It's surprising but I have noticed that we use the same Zoroastrianism words. It's because we have already had these. We say namâz for daily prayers (Arabic: صلاة). For fasting, we say ruze (Arabic: صوم صيام). deen (ee is long e as in Dutch) which has later become din, means religion in Zoroastrianism and of course Persian. I'm almost sure it's a Persian loanword in Arabic. It can be a coincidence but I say that before Islam, Arabs didn't have "religion" to have a word for it in Arabic. Besides, we have Persian and Hebrew loanwords in Koran e.g. firdaws is from Persian (paradise has also Persian origin) or jahannam is from Hebrew.

    I expected to have something like Avestan daeena in Sanskrit but it seems that these two sisters differ in this respect :)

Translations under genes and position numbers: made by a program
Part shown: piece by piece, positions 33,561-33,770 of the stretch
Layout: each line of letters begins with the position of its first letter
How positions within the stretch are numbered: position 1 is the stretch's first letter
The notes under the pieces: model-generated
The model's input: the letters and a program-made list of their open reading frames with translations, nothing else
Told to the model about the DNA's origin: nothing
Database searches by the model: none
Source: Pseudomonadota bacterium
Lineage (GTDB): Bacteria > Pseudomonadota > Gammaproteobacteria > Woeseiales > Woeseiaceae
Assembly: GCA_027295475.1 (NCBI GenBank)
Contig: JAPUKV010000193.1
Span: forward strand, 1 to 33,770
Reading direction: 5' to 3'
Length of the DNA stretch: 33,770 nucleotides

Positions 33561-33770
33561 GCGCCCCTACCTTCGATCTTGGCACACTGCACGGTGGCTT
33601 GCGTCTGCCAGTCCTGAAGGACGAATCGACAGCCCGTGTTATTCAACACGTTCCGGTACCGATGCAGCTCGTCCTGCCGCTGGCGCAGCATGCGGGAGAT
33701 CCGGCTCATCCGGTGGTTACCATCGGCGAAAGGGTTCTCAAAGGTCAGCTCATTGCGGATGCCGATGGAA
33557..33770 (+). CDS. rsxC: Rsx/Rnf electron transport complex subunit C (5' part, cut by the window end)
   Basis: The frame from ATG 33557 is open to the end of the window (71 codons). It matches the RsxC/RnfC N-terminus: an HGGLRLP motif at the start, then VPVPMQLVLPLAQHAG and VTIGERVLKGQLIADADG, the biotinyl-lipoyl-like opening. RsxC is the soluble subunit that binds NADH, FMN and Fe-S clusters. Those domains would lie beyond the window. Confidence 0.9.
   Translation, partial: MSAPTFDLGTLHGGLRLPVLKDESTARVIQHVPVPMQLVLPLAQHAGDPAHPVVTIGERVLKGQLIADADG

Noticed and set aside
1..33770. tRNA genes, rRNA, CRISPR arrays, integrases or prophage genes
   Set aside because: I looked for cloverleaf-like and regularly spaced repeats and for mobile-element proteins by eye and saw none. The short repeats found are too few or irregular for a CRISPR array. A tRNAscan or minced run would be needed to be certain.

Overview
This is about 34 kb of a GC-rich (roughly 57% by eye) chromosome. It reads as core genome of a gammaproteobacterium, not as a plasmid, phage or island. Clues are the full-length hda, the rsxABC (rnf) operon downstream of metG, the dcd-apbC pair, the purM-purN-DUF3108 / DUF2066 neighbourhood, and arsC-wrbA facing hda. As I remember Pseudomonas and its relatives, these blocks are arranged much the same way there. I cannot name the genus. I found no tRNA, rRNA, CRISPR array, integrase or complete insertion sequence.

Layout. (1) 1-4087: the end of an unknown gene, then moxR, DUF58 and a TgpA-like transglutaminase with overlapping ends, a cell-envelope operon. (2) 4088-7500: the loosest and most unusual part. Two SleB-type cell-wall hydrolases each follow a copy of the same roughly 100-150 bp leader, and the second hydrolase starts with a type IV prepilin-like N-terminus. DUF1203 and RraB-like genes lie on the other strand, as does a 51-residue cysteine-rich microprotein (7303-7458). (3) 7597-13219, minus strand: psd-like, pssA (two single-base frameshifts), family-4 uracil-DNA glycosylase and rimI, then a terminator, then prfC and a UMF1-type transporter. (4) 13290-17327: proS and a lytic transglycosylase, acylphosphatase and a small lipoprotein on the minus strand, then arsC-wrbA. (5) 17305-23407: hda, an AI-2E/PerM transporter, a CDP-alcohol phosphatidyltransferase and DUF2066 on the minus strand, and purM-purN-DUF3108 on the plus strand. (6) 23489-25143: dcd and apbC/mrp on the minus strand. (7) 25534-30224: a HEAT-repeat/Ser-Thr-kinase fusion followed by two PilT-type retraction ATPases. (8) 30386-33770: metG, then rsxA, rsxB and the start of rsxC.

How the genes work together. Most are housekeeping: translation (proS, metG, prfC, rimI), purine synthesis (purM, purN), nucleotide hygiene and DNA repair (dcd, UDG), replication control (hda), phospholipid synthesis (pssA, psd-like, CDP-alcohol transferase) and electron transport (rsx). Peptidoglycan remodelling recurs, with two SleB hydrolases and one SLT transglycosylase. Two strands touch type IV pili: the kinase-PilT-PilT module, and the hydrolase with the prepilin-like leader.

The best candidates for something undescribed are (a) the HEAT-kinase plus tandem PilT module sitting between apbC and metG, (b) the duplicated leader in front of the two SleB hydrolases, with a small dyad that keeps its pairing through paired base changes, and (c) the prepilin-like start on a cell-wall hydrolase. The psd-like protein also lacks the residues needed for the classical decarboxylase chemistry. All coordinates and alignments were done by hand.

In Turkish :

    Din: religion
    mezhep: you know what it means
    namaz: you know the meaning
    Oruç: fasting
     

    MarX

    Banned
    Indonesian, Indonesia
    Tack saa mycket för din förklaring, Lugubert!

    In Indonesian we also have the word d(h)arma which means virtue, or good deed.

    The word for fasting like in Ramadan is puasa.

    Salam,


    MarK
     

    Alijsh

    Senior Member
    Persian - Iran
    Diin is Arabic, 'religion, belief'.
    Dear Lugubert, let me remind you that diin is a Persian word. We have it even in Avestan. Arabic has taken it from Persian. It's not the only Persian word found in Quran. As far as I know, there are also Hebrew words in Quran.
     

    Kathiawari

    New Member
    English-South African
    This reply is a decade late I know. It is for those that happen upon this thread.